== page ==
Fastest to 200 mill by 3 days:

http://boxofficemojo.com/alltime/fastes ... 200&p=.htm


Post Posted: July 23rd 2008 5:07 pm
 
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i saw it last night and it was amazing. I might see it again this weekend. Ledger was amazing, i love his body movements and how he was always licking his lips. yeah i was blown away.


Post Posted: July 23rd 2008 9:43 pm
 
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darthpsychotic wrote:
in my view Nolan's The Dark Knight *is* somewhat a re-imagining of Miller's The Dark Knight Returns novel. From Miller's Bat Tank possibly being re-imagined as Nolan's The Tumber, down to the use the Bat-Gangs used in both the 1986 novel and the 2008 film.

Also, Nolan uses the concept of the Joker being inspired by Batman and the fact that Batman will not kill the Joker. Overall, like Miller, Nolan placed the story in relation to the current political climate. Miller had Regan and the Cold War to content with and Nolan has the Bush Administration and the “War on Terror.”

The fact that Joker commits his crimes to prove a point is taken directly from The Killing Joke. It seems as with that Dent serves as Joker’s “ordinary man turned insane” rather than Gordon. Joker’s “multiple-choice” past and the integration scene were probably inspired by TKJ as well. His use of knives could have come from either book.

I especially like Nolan’s visual cue in the last Joker scene. He places Joker upside and directly across from Batman. Joker’s explains how the two are opposites of one another, and the Joker’s position places him physically opposite of Batman. Visually, he's like a reverse mirror image. This juxtaposition seems to be a variation of the playing card on the back of the Killing Joke:

From Image to Image

darthpsychotic wrote:
The only weak points from the film I have are what I consider a slow (but necessary) first hour ...

I’m not sure that the first half needed to be so slow. Overall, I’m pretty immune to pacing issues with films. The director should take just as long as he/she needs to get their point across. To me, if some portions of a film drag or barrel through at certain points, it’s acceptable as long as that’s what the story dictates.

The Hong Kong excursion may not be what the story requires. It seems if Nolan thought that a skyhook sequence would look cool, so he stuck it his Batman movie. It doesn’t appear to fit in within the story or themes of the film. It’s just there for the sake of itself.

One the strengths of Begins is that the story was very tight. Each character, theme, and plot point lead to the next. I didn’t completely get that feeling with TDK.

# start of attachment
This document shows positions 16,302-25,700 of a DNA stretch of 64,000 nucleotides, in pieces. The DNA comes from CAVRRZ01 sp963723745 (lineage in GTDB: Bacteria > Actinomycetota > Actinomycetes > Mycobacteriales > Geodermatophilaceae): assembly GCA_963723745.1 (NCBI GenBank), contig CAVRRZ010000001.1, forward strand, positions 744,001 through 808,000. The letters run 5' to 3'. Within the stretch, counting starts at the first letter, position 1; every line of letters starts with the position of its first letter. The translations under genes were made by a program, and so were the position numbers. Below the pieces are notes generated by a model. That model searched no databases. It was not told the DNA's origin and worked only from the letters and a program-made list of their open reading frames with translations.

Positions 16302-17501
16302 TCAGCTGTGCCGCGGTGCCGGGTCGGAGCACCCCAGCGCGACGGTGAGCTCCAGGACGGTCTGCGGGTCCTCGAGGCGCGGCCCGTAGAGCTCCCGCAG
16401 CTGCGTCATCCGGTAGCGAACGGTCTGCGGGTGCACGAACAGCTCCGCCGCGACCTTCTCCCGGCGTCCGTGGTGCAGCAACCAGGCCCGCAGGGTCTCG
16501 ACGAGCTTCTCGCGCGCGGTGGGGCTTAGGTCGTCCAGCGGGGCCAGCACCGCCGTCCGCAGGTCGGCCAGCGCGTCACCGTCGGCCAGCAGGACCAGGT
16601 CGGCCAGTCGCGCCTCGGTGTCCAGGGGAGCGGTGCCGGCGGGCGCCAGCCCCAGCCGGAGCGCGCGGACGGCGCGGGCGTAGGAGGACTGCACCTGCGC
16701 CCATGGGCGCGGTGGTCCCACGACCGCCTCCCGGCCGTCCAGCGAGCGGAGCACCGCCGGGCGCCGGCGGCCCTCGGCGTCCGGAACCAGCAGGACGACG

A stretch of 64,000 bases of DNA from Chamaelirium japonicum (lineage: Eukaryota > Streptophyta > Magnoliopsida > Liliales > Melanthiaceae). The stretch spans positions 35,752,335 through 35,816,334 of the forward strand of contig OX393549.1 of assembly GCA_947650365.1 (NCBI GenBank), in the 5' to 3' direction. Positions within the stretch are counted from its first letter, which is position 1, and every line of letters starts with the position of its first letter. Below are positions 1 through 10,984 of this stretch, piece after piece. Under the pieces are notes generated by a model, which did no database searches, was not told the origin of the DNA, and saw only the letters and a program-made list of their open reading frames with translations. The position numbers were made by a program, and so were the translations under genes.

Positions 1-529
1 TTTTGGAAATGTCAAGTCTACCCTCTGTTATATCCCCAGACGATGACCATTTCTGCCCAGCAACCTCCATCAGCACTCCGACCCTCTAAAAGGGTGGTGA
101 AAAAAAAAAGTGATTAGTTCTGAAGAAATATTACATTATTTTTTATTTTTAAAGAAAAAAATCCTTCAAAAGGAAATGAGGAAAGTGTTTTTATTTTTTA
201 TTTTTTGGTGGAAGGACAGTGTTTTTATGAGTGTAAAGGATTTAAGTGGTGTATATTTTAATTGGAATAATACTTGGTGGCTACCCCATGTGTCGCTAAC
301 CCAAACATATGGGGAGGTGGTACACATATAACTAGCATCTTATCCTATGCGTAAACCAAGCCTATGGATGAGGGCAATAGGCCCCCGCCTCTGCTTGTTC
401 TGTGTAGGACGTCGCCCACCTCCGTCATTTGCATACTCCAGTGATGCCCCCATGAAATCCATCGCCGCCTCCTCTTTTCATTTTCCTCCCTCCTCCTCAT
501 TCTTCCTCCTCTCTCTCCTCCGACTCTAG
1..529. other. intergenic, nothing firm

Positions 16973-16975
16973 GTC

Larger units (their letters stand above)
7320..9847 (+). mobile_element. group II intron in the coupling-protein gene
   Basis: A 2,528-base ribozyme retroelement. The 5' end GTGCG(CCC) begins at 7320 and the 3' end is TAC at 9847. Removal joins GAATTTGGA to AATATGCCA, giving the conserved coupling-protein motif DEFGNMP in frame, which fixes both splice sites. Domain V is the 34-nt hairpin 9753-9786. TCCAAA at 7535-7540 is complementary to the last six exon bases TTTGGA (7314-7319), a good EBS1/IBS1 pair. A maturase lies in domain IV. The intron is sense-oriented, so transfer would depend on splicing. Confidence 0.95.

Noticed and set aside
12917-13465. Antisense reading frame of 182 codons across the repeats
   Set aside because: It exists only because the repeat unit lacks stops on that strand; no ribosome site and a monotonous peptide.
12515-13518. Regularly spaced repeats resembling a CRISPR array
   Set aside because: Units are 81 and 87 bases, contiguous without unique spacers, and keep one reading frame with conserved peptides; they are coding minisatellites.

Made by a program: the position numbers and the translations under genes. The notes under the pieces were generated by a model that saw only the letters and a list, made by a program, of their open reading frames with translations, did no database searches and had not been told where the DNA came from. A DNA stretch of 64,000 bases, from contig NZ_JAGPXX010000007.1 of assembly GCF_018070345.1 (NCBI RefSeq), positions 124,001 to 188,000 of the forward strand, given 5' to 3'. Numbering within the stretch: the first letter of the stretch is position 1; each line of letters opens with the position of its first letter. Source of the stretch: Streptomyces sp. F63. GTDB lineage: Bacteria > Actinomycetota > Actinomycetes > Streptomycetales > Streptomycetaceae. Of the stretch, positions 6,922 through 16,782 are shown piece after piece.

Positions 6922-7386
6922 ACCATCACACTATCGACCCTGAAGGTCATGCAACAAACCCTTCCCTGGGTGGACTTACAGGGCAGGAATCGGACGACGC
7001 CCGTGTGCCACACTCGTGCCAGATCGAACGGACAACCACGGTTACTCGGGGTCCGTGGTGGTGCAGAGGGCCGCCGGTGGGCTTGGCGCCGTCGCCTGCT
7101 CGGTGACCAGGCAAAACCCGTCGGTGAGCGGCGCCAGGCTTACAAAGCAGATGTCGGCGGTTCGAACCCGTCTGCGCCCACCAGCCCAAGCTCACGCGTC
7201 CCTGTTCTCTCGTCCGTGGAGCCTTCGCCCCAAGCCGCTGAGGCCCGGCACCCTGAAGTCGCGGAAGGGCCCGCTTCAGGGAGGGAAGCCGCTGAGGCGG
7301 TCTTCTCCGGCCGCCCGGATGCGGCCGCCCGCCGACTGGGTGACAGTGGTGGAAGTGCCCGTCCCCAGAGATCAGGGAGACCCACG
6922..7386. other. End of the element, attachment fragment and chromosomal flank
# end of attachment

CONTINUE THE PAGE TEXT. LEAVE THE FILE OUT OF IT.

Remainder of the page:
Don’t get me wrong I like the film a lot. It’s just that I currently hold Begins in a higher regard. Prior to watching the film, I didn’t expect that would happen.

At any rate, here are some very random thoughts about the movie:

    - As expected, there were strong performances all around. I agree wholeheartedly with Manny’s and Joe’s comments in this regard.

    - I have mixed feeling about the Joker contending that he is not insane. Traditionally, he revels in his madness, and, conveys it as some type of super-sanity. In TDK, Joker still claims smug superiority over the other characters, but is indignant about being called mad. Even though the end product is still the same, I feel that the traditional approach is more in line with the character’s values. That being said, I thought that Ledger’s delivery of the “No, I’m not” lines was perfect. He’s so subtly pissed at Gambol that you just have to laugh. I also got the sense that he’s had to defend himself in this manner many times in the past.

    - I was kind of surprised how the first half felt like a standard crime drama. This isn’t a criticism; it just took me back a little bit.

    - Having to change actors between films is annoying as it affects the consistency of the characterization. Mrs. Cruise was more maternal with Rachael will Maggie was more feisty. I have a feeling that criticisms about Maggie have more to do with her differing approach than her actual acting. I prefer the Begins Rachel, but have nothing against the TDK version.

    - For whatever reason, I can’t get enough of Wayne’s clueless billionaire shtick. The characterization is true to the mark in its portrayal of real life celebutantes who receive too much media attention.

    - I never really noticed the new suit. (This a little surprising to me as I do notice the difference between Vader’s costumes.)

    - Bale's Bat voice doesn't bother me, but I see why other's would be bothered by it.

    - I like the CSI elements (ballistics, DNA finger printing, etc). If Batman is a Detective, then he would use the latest techniques for investigating crimes. If the Joker is an evil genius, he would know how the get around and take advantage of said techniques.

    - Brian Douglas’s body hitting the mayor’s window made me jump even though I knew it was coming. His videotaped execution was very unsettling for me and the rest of the audience.

    - Joker is very noticeable during the funeral / assassination scene. (He’s the first police officer on the left). Even though, Ledgers face is out of focus, you can clearly make out the bright red smile scars on his face

    - I like Zimmer's score. Its much more subdued than other Batman films. I think this is the best approach for Nolan's portrayal. I love the subtle cue for when the Joker is about to appear.

    - Does Gordon really need to fake his death and how does this help him catch the Joker? I need help with this.

    - I like how the Joker uses his one phone call to escape from jail. As Ra’s states in the Begins, criminals use our freedoms against us. The cell phone bomb was a pretty clever way to highlight this fact. As a whole, Nolan seemed to present the moral dilemmas associated with the US’s current national security initiatives without moralizing. This is often indicative of a mature director, imo.